• higher is better
  26. MKH
    # of herds that reported information on a sires daughters
  27. MKD
    same as MKH but is from daughters rather than herds
  28. $EN
    • Dollar energy
    • higher is better
    • more $ saved
    • more energy efficient->maintenance, lactation, gain
  29. $W
    • Wean Value
    • higher is better
    • increased value at weaning time
    • ww+postweaning gain potential
  30. $F
    Feedlot combines quality grade + yield grade gain in feedlot emphasis on gain
  31. Why do weeds grow
    • žLand is unhealthy ž
    • Control weeds
    • ›Sprayer, mower, animal
    • žChange conditions so weeds are out competed
    • ›Grazing technique
  32. What makes healthy land
    • žSoil
    • ›Out of sight out of mind
    • žCarbon
    • ›Nature return it
    • ›Agriculture and farming can take it away
    • žNitrogen
    • ›FixationžHealthy soil organic matter
  33. Looking into the land
    • žVolume of energy flow through the community
    • žEffectiveness of the water cyclež
    • -effective precipitation: soaks into the ground, no run off or leaching
    • Effectiveness of the mineral cycle
    • žBiodiversity
  34. Energy Flow
    • žStarts with plants capturing E with photosynthesis
    • ›Maximize –100% green cover as long as possible
    • –Broad leaf perennial grasses
    • žE available to grazing cattle
    • ›Lignin žE for soil microbes
    • ›30% of E captured by plants -> roots as sugars
  35. Mineral Cycle
    • žPlants take minerals from soilž
    • Animals eat plants
    • ›Use for energy, growth, lactation, etc.
    • žDefecate and urinate à return to soil
  36. Keys to a Healthy Ecosystem
    Cover, Cover, Biodiversity
  37. Benefits of Rotational Grazing
    • žReduce cost of machinery, fuel and facilitiesž
    • Reduce supplemental feeding and pasture waste
    • žImprove monthly distribution and pasture yield
    • žImprove animal waste distribution and use
    • žImprove pasture compositionž
    • Minimize daily fluctuations in intake and quality feedž
    • Allocate pasture to animals more efficiently, based on nutritional needs
  38. Rotational Grazing Concerns
    • žStocking Ratež
    • Cell/Paddock Design
    • žWater
  39. Principles of Rotational Grazing
    • žNutritional needs of livestock can be met efficiently
    • žForage yield, quality and pasture persistence can be optimized
    • žEconomic profit can be realized though efficiency and productivity
  40. Rotational Overgrazing
    • žPlant is grazed before it has recovered
    • ›Stay in a paddock too long
    • ›Come back too soonž
    • Takes a minimum of 8-10 paddocks
  41. Number of Paddocks
    • žMore paddocks = more movement
    • -žLess fluctuation in DMI
    • -žShort graze periods ›Tend to improve animal performance
    • žLess paddocks = longer graze periodsž
    • -More fluctuation in DMI
    • --›Animal performance suffers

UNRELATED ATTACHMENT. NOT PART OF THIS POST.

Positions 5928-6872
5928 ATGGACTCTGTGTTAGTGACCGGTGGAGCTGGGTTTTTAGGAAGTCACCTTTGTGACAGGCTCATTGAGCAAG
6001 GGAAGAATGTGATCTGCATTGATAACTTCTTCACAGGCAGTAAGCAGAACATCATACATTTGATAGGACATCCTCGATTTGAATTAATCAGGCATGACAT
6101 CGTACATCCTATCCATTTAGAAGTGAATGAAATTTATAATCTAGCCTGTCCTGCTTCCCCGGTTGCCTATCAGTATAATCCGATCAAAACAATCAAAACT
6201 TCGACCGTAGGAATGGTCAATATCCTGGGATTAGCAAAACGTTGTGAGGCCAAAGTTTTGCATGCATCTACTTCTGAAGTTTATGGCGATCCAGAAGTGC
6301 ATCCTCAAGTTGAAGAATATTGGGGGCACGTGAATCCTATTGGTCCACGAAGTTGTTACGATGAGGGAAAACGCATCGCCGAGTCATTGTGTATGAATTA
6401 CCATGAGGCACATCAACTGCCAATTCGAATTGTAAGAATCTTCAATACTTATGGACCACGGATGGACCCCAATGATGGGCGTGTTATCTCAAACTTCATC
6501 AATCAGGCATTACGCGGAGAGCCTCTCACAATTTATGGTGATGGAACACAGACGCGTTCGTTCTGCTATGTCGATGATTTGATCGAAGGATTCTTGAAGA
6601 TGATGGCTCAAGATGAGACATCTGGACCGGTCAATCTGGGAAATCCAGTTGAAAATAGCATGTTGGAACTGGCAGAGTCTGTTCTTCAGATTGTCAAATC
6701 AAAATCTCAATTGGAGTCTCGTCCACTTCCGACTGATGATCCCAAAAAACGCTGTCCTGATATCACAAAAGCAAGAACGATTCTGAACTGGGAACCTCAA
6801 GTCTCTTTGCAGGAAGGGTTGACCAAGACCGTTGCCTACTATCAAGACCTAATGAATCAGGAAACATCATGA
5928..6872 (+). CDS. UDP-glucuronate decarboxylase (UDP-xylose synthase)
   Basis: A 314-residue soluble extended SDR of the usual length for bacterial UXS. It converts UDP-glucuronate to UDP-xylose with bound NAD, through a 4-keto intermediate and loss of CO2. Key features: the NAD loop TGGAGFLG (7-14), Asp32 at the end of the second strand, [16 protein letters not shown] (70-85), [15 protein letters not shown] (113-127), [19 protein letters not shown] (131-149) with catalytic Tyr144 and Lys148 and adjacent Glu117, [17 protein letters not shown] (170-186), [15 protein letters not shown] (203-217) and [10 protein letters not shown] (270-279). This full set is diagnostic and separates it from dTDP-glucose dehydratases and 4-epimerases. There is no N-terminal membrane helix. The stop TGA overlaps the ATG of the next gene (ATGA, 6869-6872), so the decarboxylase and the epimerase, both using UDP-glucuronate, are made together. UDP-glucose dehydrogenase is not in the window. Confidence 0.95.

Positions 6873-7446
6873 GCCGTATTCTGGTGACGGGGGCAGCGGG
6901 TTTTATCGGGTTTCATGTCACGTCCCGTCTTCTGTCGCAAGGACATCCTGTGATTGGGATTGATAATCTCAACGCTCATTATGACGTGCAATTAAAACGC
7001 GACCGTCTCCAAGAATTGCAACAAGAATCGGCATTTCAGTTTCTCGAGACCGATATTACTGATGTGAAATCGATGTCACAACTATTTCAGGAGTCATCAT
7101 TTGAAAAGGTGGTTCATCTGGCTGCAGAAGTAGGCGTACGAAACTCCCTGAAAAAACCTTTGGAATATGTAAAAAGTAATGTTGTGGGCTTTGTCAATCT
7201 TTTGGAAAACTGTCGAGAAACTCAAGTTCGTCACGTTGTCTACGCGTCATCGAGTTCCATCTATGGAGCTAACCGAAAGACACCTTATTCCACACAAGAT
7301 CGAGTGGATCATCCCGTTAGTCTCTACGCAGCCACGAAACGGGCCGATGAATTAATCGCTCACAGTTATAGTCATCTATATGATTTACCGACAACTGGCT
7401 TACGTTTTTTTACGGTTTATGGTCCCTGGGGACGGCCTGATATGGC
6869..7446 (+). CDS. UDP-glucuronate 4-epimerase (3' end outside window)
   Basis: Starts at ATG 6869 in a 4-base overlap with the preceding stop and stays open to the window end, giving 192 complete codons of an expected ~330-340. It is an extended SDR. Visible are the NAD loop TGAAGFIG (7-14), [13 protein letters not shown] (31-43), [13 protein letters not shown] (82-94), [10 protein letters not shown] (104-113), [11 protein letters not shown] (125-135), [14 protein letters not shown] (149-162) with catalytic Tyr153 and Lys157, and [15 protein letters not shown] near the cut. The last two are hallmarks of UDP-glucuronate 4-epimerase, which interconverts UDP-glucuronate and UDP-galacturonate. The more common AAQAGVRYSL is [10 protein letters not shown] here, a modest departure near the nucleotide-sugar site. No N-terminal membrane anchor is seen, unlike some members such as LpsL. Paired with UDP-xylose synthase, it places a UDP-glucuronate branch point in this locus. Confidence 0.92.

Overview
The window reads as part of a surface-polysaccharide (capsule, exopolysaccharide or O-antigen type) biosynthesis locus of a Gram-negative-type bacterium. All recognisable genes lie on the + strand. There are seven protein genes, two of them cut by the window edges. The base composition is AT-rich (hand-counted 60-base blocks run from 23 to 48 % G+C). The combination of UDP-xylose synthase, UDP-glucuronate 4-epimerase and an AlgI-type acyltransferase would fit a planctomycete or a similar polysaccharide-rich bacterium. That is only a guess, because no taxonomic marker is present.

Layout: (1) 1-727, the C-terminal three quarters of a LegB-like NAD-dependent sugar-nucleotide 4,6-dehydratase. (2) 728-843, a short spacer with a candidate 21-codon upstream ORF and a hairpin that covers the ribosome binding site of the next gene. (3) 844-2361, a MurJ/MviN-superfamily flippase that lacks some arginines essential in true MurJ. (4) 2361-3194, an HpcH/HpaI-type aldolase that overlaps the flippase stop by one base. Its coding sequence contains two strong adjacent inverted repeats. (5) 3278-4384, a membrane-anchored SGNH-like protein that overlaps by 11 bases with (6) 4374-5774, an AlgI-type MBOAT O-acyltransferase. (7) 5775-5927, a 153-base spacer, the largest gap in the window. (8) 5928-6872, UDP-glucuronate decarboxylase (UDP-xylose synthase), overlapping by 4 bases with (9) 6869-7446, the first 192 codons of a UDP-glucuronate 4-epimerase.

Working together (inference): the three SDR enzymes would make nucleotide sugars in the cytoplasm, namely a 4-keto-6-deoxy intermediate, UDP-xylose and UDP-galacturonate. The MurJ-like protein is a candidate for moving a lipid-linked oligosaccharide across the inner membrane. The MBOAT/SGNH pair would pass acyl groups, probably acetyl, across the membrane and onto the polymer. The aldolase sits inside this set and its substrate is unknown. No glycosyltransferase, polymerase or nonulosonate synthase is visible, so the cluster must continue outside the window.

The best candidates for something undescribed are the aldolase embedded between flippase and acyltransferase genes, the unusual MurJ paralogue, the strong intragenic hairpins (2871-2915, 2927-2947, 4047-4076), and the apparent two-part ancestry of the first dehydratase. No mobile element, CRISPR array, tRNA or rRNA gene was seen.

42. Application of principles
    • žProvide adequate recovery time for plantsž
    • Short graze periods
    • žUse highest practical stock density
    • žLargest herd consistent with good husbandry
    • žMatch stocking rate with annual and seasonal carrying capacity
    • žStocking density
    • ›Number of animals = number of mouths
    • ›More mouths more uniform grazing
  43. žDetermining stocking rate and acreage needed
    • ›Number of animals =
    • (Total acreage) x (average yield/acre)/
    • 0.04 x (average weight/animal) x (total days grazed)
  44. Determining number of paddocks
    (rest period/grazing period)+number of animal groups
  45. žSize of paddock
    ›Divide total pasture acreage needed by number of paddocks
  46. Monitor Improvementsž
    Animal Observations
    • ›Record health problems
    • ›Keep track of stocking rates
    • ›Developing “camp” areas
    • ›Cattle nutrition met
    • ›Production efficiency
  47. Monitor Improvements
    žPasture Observations
    • ›Keep track of rest and grazing periods. Do you see a response?
    • ›Keep track of plant growth stages
    • ›Pasture recovery
    • ›How to extend grazing season
    • ›Needed stockpiled forage
  48. Animal Unit Months
    • 1 AUM = the amount of forage required by an animal unit for one month
    • ex. ›1 AU grazes an area for 6 months–6 AUMs
  49. Metabolic Weight
  50. Choices of Ranching
    • ¨Living the ranching lifestyle      
    • VS.
    • ¨Running a ranching business
    • ¨You can’t run a sustainable business, with unsustainable effort
  51. Employees
    • Work smarter not harder
    • Money may not make people happy, but happy people make money
    • Job Description-Include what the employee should accomplish
    • Don’t hire people just to work. Hire them to produce results
    • Salary-Enough that they are focusing on work, not putting food on the table
  52. Explore New Ideas
    • ¨Knowing all sides of an issue can make it more comforting
    • 1.Situation Report – facts, figures, knowledge gaps
    • 2.Proposal – gross margin, cash flow
    • 3.Upside
    • 4.Downside
    • 5.Scoring – how big and likely are the pros and cons
    • 6.Alternatives
    • 7.Emotions
    • 8.Decisions
  53. Family Business
    • ¨Inheritance should have nothing to do with
    • ¨Inheritance and ownership are separate
    • -Mix it and you have problems
    • ¨Pay family members
    • -Sweat equity
    • -Often over-valued by the laborer
    • -Don’t “owe” anybody anything
    • ¨Family comes back only to work as a farm hand and get nothing
  54. Ranching Management
    • Run the land and the livestock as two different businesses
    • Don't give out jobs because they are family
    • Figure out succession in case something happens
  55. Ranching for profit
    • Output is greater than input
    • All land has value, nothing is free
    • Reduce overhead costs=reduce input costs
    • Taxes would be fixes costs
    • Overhead, gross margin, and turnover are all related
Card Set
Beef Quiz 3
ASCI 311 Beef Quiz 3